IN A NEW COLLABORATION, the American Cancer Society and the Ovarian Cancer Research Alliance have joined forces to fund multidisciplinary research projects to explore new ways of detecting, treating, and preventing ovarian cancer relapse and to improve quality of life among those diagnosed with ovarian cancer. The two organizations are committing to a total investment of $8 million to sustain four research teams over 4 years.
Ovarian cancer accounts for more deaths than any other cancer of the female reproductive system and is the fifth leading cause of cancer death overall among women. The American Cancer Society estimates that in 2019, about 22,530 women in the United States will be diagnosed with ovarian cancer and about 13,980 women will die of the disease.
Four out of five women diagnosed with ovarian cancer have advanced disease, which is associated with an increased risk of persistent and recurrent cancer following initial treatment. Although advanced ovarian cancer can be treatable, it is rarely curable. There is currently no way to predict which women in remission will experience short-term vs long-term survival from ovarian cancer, or which women are at risk for high symptom burden during survivorship.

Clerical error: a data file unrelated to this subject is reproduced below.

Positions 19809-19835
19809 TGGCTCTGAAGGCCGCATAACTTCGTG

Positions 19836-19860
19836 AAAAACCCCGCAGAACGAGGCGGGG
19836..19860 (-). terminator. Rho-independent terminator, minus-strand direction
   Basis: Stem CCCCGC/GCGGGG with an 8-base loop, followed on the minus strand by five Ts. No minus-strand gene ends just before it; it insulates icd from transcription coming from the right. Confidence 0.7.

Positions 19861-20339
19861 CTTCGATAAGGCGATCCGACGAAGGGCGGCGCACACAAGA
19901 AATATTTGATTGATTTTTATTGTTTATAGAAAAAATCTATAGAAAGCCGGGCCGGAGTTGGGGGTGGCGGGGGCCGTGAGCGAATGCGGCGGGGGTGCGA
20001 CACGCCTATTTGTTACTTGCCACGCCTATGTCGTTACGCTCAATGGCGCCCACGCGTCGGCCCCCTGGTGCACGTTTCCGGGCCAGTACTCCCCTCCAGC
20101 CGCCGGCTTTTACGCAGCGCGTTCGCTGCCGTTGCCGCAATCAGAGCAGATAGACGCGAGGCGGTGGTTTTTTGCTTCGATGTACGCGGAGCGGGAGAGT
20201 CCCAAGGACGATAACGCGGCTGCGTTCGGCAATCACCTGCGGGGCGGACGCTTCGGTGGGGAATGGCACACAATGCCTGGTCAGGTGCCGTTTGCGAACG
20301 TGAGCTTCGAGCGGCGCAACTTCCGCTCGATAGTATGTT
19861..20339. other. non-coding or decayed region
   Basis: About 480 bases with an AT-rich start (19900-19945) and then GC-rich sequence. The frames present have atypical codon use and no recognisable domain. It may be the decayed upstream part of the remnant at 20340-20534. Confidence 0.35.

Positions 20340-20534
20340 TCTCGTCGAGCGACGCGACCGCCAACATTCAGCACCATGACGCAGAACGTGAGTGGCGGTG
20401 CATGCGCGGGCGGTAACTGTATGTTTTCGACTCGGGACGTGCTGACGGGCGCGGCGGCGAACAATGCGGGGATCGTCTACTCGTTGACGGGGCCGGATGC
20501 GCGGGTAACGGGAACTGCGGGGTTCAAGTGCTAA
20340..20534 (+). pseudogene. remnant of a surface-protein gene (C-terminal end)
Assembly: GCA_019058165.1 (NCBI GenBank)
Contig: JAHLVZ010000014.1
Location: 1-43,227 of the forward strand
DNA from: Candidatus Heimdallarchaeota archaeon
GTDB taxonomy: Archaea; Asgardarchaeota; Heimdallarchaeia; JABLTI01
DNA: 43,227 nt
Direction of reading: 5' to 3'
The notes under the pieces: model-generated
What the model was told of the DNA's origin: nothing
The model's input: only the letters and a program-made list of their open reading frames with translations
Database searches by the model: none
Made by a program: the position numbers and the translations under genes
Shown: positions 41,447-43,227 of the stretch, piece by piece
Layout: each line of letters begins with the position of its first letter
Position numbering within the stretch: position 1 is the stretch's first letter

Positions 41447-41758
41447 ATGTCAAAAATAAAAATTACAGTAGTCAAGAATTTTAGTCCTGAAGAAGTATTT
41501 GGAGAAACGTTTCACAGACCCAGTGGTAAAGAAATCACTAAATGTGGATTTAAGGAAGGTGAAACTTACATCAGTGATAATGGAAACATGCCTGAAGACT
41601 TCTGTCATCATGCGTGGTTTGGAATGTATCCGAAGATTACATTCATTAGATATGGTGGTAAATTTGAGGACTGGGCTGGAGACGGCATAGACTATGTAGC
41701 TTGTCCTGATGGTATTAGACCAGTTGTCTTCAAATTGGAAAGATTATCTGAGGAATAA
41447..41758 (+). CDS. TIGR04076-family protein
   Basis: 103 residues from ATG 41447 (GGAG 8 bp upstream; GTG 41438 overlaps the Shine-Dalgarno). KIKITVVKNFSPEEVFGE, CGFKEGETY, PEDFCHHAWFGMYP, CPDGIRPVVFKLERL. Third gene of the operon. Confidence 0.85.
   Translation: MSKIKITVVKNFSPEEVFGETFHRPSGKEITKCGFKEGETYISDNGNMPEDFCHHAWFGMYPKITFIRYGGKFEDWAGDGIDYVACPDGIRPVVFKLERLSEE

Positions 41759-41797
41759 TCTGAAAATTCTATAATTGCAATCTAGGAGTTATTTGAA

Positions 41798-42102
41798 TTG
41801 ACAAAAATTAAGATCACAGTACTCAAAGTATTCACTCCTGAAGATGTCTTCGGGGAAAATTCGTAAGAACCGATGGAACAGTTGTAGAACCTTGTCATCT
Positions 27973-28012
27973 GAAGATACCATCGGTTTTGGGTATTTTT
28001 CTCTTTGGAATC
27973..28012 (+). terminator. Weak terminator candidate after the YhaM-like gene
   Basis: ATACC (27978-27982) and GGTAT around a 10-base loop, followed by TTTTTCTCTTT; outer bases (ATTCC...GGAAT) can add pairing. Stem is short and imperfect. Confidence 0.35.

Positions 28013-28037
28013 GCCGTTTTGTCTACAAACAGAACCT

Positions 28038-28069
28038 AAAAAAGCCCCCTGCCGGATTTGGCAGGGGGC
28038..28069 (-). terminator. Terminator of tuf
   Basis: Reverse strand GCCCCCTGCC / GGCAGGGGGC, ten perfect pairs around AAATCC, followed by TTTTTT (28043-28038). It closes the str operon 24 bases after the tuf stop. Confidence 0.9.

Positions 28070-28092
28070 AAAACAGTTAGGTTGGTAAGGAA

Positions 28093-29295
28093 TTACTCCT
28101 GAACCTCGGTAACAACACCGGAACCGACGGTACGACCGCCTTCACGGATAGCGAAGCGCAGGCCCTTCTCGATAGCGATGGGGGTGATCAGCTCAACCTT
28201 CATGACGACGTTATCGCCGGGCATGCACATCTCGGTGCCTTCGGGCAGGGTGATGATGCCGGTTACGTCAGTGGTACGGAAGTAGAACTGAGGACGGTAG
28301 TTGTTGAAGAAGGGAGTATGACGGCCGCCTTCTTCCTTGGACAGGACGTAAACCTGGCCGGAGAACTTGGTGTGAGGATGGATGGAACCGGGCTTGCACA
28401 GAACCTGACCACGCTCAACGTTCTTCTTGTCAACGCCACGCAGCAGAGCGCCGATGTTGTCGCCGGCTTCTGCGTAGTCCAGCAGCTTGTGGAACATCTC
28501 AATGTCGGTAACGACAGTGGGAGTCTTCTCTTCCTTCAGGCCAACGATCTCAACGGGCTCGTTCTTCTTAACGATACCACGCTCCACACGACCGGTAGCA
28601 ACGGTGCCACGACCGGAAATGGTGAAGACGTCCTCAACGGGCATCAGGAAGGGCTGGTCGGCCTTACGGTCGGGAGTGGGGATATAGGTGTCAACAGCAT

This joint initiative seeks to raise funds to support four multidisciplinary research teams to investigate biologic, clinical, and psychosocial factors associated with ovarian cancer outcomes. A better understanding of these factors will lead to new avenues for detecting, treating, and preventing ovarian cancer relapse as well as for improving quality of life. Once initial funding is acquired, a request for proposal/critical peer-review process will select the four research teams. ■